I published my first blog post three years ago today. WordPress put a little “Happy Anniversary” badge in my notifications to celebrate. Woo!
My kids were born almost exactly three years apart, so Younger Brother is now the age that his brother was when I first started blogging. Little Boy goes to preschool and my spouse goes to work, so it’s just me at home with the baby most days. I get a strong sense of déjà vu sometimes, which couples oddly with the feeling that we weren’t supposed to stay here this long, here in this lovely rented house with the bright windows and the big garage.
It’s interesting to look back on my old posts about parenting with the experience of a second-time mother. I can think of several more things to add to the list of what not to say to new parents. My tips for newborn sleep are still generally good advice, but I laugh a little at the confidence with which they were written. I’ve pulled the running stroller back out; where Little Boy used to get loudly grumpy about running, Younger Brother just falls asleep. (In related news, I’ve discovered that some newborns really do have “quiet awake” time.) And while we’re still struggling to find the right balance of TV time for our older child, we are way more relaxed when it comes to the littler one getting the occasional glimpse a television screen.
There’s been another change to my family, one that I haven’t talked about much on the blog, that also casts some of my older posts in a new light. More than a year ago, my spouse revealed that he wanted to be a woman, and, with my support, began the long and nonlinear process of gender transition. I have seen how hard it is for him in the in-between times, as he deals with a deeply internalized sense that “feminine” fashion can’t be paired with “masculine” physical features. It has reaffirmed to me the importance of making sure our boys aren’t limited to “boy” things as they grow. My spouse’s true gender identity also makes our earlier fight against falling into traditional husband/wife roles even more striking—turns out we aren’t a traditional heterosexual couple, and yet various factors kept pushing us that way.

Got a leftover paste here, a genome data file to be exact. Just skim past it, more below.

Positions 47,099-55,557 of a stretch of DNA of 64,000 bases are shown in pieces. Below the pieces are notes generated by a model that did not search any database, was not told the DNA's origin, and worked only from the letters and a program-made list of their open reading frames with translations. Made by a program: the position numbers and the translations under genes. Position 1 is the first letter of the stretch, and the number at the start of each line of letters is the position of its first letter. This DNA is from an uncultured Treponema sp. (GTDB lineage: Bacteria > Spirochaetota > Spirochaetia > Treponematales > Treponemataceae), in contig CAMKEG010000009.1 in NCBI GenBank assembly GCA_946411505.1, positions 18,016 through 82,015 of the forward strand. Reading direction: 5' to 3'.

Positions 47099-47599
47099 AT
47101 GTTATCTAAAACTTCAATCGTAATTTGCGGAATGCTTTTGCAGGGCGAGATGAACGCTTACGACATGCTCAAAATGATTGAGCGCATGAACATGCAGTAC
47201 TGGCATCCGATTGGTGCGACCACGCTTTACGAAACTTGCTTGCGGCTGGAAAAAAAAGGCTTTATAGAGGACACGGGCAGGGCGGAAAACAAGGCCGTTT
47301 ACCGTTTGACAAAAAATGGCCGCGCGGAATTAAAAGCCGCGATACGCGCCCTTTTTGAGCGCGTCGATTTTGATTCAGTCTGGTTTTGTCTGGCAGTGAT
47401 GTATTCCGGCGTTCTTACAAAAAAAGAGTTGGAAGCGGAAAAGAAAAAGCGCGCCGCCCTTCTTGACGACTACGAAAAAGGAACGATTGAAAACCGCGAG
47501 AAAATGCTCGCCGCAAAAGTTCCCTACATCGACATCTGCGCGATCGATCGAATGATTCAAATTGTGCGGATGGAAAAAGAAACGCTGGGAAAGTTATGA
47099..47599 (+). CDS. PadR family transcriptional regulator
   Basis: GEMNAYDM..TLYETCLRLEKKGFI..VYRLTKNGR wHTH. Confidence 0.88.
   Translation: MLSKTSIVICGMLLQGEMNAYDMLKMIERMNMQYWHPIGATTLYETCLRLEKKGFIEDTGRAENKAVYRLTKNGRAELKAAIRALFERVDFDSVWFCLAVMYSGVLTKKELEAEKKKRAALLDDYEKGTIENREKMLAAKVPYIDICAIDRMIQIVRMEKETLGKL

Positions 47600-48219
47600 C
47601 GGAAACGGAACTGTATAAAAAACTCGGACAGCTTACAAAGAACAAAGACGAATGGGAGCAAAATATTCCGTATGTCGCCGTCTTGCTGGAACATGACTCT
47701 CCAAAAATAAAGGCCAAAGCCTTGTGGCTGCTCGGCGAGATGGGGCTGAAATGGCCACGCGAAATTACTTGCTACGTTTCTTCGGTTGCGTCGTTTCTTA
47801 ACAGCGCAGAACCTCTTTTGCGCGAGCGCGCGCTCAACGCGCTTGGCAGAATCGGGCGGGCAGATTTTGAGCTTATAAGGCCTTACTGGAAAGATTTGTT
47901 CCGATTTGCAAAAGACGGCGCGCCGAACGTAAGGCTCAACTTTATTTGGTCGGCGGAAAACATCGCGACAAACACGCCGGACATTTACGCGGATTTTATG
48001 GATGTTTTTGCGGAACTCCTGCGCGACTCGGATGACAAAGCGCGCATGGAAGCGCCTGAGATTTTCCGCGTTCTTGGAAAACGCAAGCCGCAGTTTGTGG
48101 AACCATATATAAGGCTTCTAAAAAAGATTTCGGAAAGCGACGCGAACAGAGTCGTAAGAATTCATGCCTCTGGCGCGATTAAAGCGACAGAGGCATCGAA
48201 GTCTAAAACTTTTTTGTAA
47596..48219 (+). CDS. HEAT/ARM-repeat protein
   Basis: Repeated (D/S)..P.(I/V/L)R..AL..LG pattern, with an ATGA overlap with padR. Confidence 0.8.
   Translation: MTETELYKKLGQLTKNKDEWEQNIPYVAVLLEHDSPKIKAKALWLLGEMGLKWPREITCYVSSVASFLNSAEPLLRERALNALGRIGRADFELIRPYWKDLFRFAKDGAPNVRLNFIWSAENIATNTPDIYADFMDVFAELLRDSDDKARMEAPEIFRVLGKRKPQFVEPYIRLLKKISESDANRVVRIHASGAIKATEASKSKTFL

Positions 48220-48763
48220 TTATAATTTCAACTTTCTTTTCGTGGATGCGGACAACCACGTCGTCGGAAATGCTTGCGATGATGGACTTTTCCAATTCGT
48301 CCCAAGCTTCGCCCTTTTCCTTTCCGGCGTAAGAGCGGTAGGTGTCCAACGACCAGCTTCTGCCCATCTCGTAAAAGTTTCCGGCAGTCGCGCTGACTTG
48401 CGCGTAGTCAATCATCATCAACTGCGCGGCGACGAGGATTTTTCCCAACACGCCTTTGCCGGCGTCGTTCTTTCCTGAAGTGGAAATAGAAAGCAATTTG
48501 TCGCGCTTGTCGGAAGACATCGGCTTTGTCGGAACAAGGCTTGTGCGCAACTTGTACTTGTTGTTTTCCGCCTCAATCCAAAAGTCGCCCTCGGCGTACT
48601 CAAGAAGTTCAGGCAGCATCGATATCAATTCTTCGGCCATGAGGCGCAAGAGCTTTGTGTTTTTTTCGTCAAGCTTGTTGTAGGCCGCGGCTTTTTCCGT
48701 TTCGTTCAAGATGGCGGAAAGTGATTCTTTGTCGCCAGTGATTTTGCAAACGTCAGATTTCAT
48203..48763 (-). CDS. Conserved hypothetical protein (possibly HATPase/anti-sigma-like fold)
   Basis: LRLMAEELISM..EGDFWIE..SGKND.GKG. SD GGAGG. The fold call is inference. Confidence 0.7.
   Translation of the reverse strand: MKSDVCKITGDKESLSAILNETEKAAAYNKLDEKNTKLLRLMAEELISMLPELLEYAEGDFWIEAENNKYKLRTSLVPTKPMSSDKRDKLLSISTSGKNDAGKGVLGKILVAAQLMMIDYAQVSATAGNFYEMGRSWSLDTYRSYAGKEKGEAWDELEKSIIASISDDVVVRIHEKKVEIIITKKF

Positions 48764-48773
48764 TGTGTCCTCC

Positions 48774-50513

I don’t know what the future holds for my blog. I’m most active on Twitter these days, enjoying its faster, more fleeting nature and greater interactivity. I can type a tweet with one hand while nursing; a blog post, not so much. But I’m still glad to be here—and if you’re reading this, I’m glad you’re here too.
It’s now been two years since I wrote my first post—happy birthday, little blog! *Blows noisemakers and distributes virtual birthday cake.* My posting frequency has been more erratic this year, but I’ve noticed something: my views-per-day never drop to zero anymore, even when it’s been weeks between new posts. It feels like crazy grad mama has found its little niche on the internet, and that’s nice. (Or maybe it’s just that the spambots know where to find me. I prefer to look on the bright side.)
My biggest post this year was the one about why I hate attachment parenting. It got shared by someone—I don’t know for sure, but I think it was the Skeptical OB—when it was posted in April, and continues to get new views nearly every day. I like to imagine that new moms are finding it through search terms about their own frustrations with the expectations and pseudoscience of parenthood.